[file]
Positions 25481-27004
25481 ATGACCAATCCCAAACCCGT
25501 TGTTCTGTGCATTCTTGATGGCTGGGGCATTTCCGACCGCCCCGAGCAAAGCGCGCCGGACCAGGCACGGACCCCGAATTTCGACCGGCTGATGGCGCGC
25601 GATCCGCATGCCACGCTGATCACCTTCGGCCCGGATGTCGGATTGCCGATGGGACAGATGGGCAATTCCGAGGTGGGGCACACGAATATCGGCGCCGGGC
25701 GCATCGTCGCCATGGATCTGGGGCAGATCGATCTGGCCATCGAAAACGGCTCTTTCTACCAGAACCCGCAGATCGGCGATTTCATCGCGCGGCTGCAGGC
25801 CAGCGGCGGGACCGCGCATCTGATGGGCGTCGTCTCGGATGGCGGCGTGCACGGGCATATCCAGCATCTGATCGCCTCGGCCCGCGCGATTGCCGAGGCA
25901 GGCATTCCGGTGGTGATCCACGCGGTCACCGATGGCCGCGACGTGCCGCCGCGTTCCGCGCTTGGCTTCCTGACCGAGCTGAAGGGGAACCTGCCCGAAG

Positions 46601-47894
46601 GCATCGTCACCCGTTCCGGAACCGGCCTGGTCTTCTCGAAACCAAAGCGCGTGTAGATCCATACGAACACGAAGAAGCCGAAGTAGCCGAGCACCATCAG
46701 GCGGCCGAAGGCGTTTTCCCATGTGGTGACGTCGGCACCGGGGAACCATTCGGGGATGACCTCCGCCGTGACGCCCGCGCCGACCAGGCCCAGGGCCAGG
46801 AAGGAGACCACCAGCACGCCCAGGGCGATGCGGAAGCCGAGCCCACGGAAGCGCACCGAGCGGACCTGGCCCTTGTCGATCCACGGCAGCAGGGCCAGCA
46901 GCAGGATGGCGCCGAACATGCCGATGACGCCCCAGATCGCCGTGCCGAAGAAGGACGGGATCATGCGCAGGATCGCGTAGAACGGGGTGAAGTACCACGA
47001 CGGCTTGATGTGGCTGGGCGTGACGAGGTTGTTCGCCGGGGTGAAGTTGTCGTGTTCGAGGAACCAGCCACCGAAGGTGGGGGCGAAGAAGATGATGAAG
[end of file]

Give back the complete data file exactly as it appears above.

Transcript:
Positions 25481-27004
25481 ATGACCAATCCCAAACCCGT
25501 TGTTCTGTGCATTCTTGATGGCTGGGGCATTTCCGACCGCCCCGAGCAAAGCGCGCCGGACCAGGCACGGACCCCGAATTTCGACCGGCTGATGGCGCGC
25601 GATCCGCATGCCACGCTGATCACCTTCGGCCCGGATGTCGGATTGCCGATGGGACAGATGGGCAATTCCGAGGTGGGGCACACGAATATCGGCGCCGGGC
25701 GCATCGTCGCCATGGATCTGGGGCAGATCGATCTGGCCATCGAAAACGGCTCTTTCTACCAGAACCCGCAGATCGGCGATTTCATCGCGCGGCTGCAGGC
25801 CAGCGGCGGGACCGCGCATCTGATGGGCGTCGTCTCGGATGGCGGCGTGCACGGGCATATCCAGCATCTGATCGCCTCGGCCCGCGCGATTGCCGAGGCA
25901 GGCATTCCGGTGGTGATCCACGCGGTCACCGATGGCCGCGACGTGCCGCCGCGTTCCGCGCTTGGCTTCCTGACCGAGCTGAAGGGGAACCTGCCCGAAG

Positions 46601-47894
46601 GCATCGTCACCCGTTCCGGAACCGGCCTGGTCTTCTCGAAACCAAAGCGCGTGTAGATCCATACGAACACGAAGAAGCCGAAGTAGCCGAGCACCATCAG
46701 GCGGCCGAAGGCGTTTTCCCATGTGGTGACGTCGGCACCGGGGAACCATTCGGGGATGACCTCCGCCGTGACGCCCGCGCCGACCAGGCCCAGGGCCAGG
46801 AAGGAGACCACCAGCACGCCCAGGGCGATGCGGAAGCCGAGCCCACGGAAGCGCACCGAGCGGACCTGGCCCTTGTCGATCCACGGCAGCAGGGCCAGCA
46901 GCAGGATGGCGCCGAACATGCCGATGACGCCCCAGATCGCCGTGCCGAAGAAGGACGGGATCATGCGCAGGATCGCGTAGAACGGGGTGAAGTACCACGA
47001 CGGCTTGATGTGGCTGGGCGTGACGAGGTTGTTCGCCGGGGTGAAGTTGTCGTGTTCGAGGAACCAGCCACCGAAGGTGGGGGCGAAGAAGATGATGAAG